I can’t say for sure exactly when my own personal path of self discovery began, things of this nature can be hard to pinpoint. In truth there have been so many “beginnings” for me, many times when I feel as though the path has just opened up, or taken a turn leading to higher places.
It can sometimes be a simple thought, a conversation or the act of applying new perspectives to old vantage points. The more I become aware of these moments the more they seem to happen, it has gotten to the point where they do not feel quite as valuable to me, not as important. It has begun to lead me into a place of doubt, a feeling of going in circles, questions like “Am I even making progress?” arise lately.
It is important in these times to take a step back and stop being so serious, take a look at your progress in terms of a larger timeline. Questions like “How have things changed since last year?”, “Since five years ago?”. Impatience can kill efforts if you are not careful, this is a long path and it is best not to rush, best not to be too concerned with what is around the corner as opposed to what is at your feet, beside, and all around you. I you keep rushing to the bend in the path as to get a look at what is next on the path, you may find disappointment at every turn.
Getting better, like much else in life takes time, It is funny how often I must remind myself of this simple truth.
Here is an old zen story about an impatient Samurai: There was a Samurai who was quickly gaining a name for himself as being a proficient swordsman, an honorable adversary as well as being incredibly impatient. He was quick to lose his temper and was quickly becoming a danger to the village in which he lived.
Upon hearing of this young Samurai an old Zen Master decided he must teach him a lesson before things got out of control. The zen master invited the samurai over for some of his world famous miso soup, the samurai having heard of this soup gladly accepted.
When the Samurai arrived for dinner the Zen master assured him it would not be long before the soup was ready so eagerly the samurai waited. After some time the samurai asked “when is the soup going to be ready, I am very hungry and can hardly wait” The zen master replied “There was some difficulty in the preparation it will not be long now”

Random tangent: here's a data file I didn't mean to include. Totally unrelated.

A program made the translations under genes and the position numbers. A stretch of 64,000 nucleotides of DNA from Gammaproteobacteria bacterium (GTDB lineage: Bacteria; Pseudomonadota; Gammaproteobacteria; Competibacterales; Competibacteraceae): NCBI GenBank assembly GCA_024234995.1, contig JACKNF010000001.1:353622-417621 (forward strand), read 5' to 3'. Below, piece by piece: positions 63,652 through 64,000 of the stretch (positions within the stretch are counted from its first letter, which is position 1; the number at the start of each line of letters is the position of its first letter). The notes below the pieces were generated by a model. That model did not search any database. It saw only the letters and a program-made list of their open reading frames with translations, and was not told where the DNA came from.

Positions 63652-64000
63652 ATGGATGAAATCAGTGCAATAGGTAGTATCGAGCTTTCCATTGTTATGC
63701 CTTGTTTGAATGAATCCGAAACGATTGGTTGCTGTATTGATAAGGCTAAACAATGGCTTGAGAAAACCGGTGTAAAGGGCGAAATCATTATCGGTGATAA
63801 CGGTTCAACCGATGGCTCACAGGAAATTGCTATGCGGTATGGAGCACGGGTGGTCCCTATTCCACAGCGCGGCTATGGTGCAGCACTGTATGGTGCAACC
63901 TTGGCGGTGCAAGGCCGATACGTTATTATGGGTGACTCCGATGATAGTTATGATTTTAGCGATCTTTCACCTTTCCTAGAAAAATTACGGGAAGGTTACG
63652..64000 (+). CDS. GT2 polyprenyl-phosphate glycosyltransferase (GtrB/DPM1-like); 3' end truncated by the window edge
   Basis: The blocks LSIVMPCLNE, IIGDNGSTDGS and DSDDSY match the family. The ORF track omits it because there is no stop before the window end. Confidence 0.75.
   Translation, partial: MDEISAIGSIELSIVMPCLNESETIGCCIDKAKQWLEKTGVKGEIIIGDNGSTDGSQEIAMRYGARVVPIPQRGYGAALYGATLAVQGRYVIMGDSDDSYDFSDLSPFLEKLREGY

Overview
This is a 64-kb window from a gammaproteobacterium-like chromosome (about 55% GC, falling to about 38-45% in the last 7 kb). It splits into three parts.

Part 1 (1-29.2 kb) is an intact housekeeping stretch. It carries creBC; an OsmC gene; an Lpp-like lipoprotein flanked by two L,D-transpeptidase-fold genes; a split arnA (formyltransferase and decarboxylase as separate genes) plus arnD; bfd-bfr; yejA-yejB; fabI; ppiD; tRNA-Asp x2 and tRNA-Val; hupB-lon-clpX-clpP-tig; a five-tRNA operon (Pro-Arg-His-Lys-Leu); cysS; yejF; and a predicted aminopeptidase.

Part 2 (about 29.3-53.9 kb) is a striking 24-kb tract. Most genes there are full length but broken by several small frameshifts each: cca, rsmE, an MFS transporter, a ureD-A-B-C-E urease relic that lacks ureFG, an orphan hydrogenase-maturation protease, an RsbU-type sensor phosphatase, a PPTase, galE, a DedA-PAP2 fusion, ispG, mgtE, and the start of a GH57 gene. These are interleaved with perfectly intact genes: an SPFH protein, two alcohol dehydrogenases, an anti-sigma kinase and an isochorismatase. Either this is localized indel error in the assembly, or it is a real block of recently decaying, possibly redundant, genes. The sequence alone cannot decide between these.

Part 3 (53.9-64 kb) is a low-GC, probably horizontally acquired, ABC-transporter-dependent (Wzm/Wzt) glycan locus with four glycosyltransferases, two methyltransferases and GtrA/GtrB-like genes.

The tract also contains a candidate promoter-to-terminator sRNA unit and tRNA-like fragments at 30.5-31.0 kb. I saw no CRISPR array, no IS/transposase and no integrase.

After some time longer the Samurai growing impatient yelled “Please zen master I am starving! How much longer must I wait?” The Zen master replied “It is almost done, there was again some difficulty in the preparation”
When the Samurai was just about to implode with hunger the zen master brought out the soup and served it to the Samurai. Upon his first taste the Samurai exclaimed “Zen master! This is the best miso soup I have ever had! Please you must tell me your secret.” ”There is no secret, it is only miso soup” replied the Zen master. ”There must be a secret, some special ingredient, I have never tasted soup so good! Please tell me the secret ingredient!” Insisted the Samurai.
“Time” replied the Zen master.
I recently read that little anecdote in a wonderful little book titled “The Te of Piglet” by Benjamin Hoff, if you have not read either the Tao of Pooh or it’s companion book the Te of Piglet, I would insist that you do, they are both very good books.
Yes time, it can change how we view most things in life, whether we feel we have too little of it, too much, felt it has been too long or not long enough. Try changing the timeline of things you are frustrated with, be honest and supportive of yourself and you will see things differently.
I will leave you with this thought: Getting better at something (especially life) takes time, how much time is different for everyone, the important thing is focusing on doing a little better whenever it is possible. If you remain focused on getting better, the time will take care of itself.